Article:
deenergized the ESU.
We have not received any reports of similar incidents with reusable active
cables. We believe that the likelihood of injury in the event of arcing in an active cable
is much lower because the areas of the active cable subject to the greatest mechanical
stress (cable-connector interfaces) are visible and do not normally come in contact with
other flammable materials while activated.
We have also considered the need for return cable sentries in low-power
ESUs. Our preliminary testing indicates that the risk of arcing resulting in ignition,
although lowered, still exists at power levels substantially below 50 W. In view of the
lower risk, especially in those instances where the return electrode/cable junction is in
plain view and not in contact with other flammable materials (e.g., emergency room,
gastroenterology, dental procedures, outpatient procedures on non-anesthetized patients),
we would concur with hospitals that choose to cautiously use low-power ESUs without
provisions for monitoring the continuity of the return cable. Of course, a cable sentry is
not required on low-power units that use no return electrode.
Many ESUs in the field do not have any form of cable continuity monitor. Some also lack a conventional patient cable sentry
but come equipped with a return electrode monitoring (REM) system (evaluated in Health
14:115ff.). This system is designed to monitor
patient/return electrode contact quality when used with a REM-compatible two-part (split area) electrode.
As a result, it inherently monitors the continuity of the return electrode cable and guards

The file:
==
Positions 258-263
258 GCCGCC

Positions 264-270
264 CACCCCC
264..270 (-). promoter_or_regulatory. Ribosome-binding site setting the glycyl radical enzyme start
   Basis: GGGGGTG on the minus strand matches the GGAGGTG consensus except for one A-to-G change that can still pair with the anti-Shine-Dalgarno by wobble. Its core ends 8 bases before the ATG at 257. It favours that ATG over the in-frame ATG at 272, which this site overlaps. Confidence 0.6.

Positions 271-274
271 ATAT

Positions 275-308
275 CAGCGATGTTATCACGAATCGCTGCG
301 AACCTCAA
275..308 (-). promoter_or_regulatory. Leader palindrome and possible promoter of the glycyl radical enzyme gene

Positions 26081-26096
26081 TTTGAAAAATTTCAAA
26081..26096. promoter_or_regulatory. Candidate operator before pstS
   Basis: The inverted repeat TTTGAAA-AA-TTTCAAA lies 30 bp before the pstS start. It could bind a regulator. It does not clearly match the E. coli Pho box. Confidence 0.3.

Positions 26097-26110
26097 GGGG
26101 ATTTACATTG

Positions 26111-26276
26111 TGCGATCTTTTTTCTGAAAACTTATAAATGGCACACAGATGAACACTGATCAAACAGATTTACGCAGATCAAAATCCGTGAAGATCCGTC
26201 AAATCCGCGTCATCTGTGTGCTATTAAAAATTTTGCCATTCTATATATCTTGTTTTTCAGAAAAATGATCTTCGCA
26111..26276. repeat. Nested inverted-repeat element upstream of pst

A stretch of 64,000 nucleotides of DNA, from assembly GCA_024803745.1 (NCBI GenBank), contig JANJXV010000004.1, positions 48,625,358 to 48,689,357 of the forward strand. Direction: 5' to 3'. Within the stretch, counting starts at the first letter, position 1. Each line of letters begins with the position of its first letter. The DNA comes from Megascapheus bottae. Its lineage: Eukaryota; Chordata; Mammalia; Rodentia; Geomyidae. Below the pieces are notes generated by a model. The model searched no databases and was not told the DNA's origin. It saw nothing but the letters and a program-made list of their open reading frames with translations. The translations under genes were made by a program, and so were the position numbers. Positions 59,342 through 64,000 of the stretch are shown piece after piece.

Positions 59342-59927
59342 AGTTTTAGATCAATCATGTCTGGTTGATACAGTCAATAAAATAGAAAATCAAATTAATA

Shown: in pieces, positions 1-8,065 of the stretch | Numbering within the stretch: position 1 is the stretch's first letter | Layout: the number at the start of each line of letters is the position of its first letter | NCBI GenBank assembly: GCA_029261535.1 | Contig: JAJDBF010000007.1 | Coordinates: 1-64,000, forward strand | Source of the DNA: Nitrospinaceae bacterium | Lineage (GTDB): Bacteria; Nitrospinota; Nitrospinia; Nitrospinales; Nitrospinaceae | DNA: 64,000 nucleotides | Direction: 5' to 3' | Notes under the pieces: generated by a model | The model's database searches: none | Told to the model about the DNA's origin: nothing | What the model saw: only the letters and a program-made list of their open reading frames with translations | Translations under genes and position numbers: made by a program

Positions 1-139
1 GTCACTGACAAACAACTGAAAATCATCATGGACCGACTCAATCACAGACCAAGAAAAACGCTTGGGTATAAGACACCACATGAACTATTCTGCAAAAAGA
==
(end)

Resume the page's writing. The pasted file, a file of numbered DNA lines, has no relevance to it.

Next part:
against this type of incident.We are not aware of any currently marketed general-purpose
ESUs that lack a return cable sentry.
If a standard return electrode is used with
a REM-equipped generator, the ESU will not monitor the patient/return electrode contact quality but will
monitor the continuity of the return cable. Some older model ESU generators can
be retrofitted to include the REM system.
We believe that our recommendations, though in
conflict with some manufacturers' recommendations, will substantially reduce risks, assure availability of ESUs
to meet surgical needs, and minimize expense.
- Inspect all ESUs to determine whether any lack cable
sentries. If return cable adapters are used with units that have sentries,
verify that the adapters do not circumvent the cable sentry (i.e.,
that the unit will indeed alarm if a conductor in either cable breaks or if
the cable becomes disconnected from the dispersive electrode).
- ESUs that lack a cable sentry should be modified to include one if the ESU
can be easily and economically retrofitted by the manufacturer. All ESUs that can be retrofitted with the REM system should be, but need not be
used with the higher priced REM-compatible electrode unless the hospital decides it needs
the added protection of a contact quality monitor (see "Who Needs It?" Health
Devices 14:121). Standard electrodes can be
used with the REM system, provided the proper adapters are available. In
this configuration, the REM circuit will act as a return cable sentry.
- If ESUs that lack a return cable sentry cannot be
modified easily and economically, we suggest the following alternatives:
- If your hospital currently uses single-use,
disposable electrodes with reusable cables, the risk of cable
failure can be substantially reduced by using disposable electrodes
with preattached (single-use) cables.
- Where economic considerations dictate continued use of reusable
cables with disposable electrodes, or when using reusable dispersive
electrodes with their associated cables, a vigorous program of
regular inspection of cables should be practiced. Inspect cables
quarterly and replace them at least annually, regardless of
condition. Use only cables with strain reliefs at the electrode
clamp end, and ones that are made with wire that contains many fine
strands (as opposed to a few thicker strands) to promote flexibility
- Do not purchase new ESUs that lack cable sentries. Low-power units that
lack a cable sentry may be purchased for use in areas where the portion of
the return cable that inserts into the electrode connector is visible and
not in contact with flammable materials (e.g., surgical drapes).
Cables/Leads Electrosurgical Unit [11-496]
Cause of Device-Related Incident
Device factors: Device interaction
Support system failure: Poor prepurchase evaluation
Mechanism of Injury or Death
Burn (thermal); Failure to deliver therapy; Fire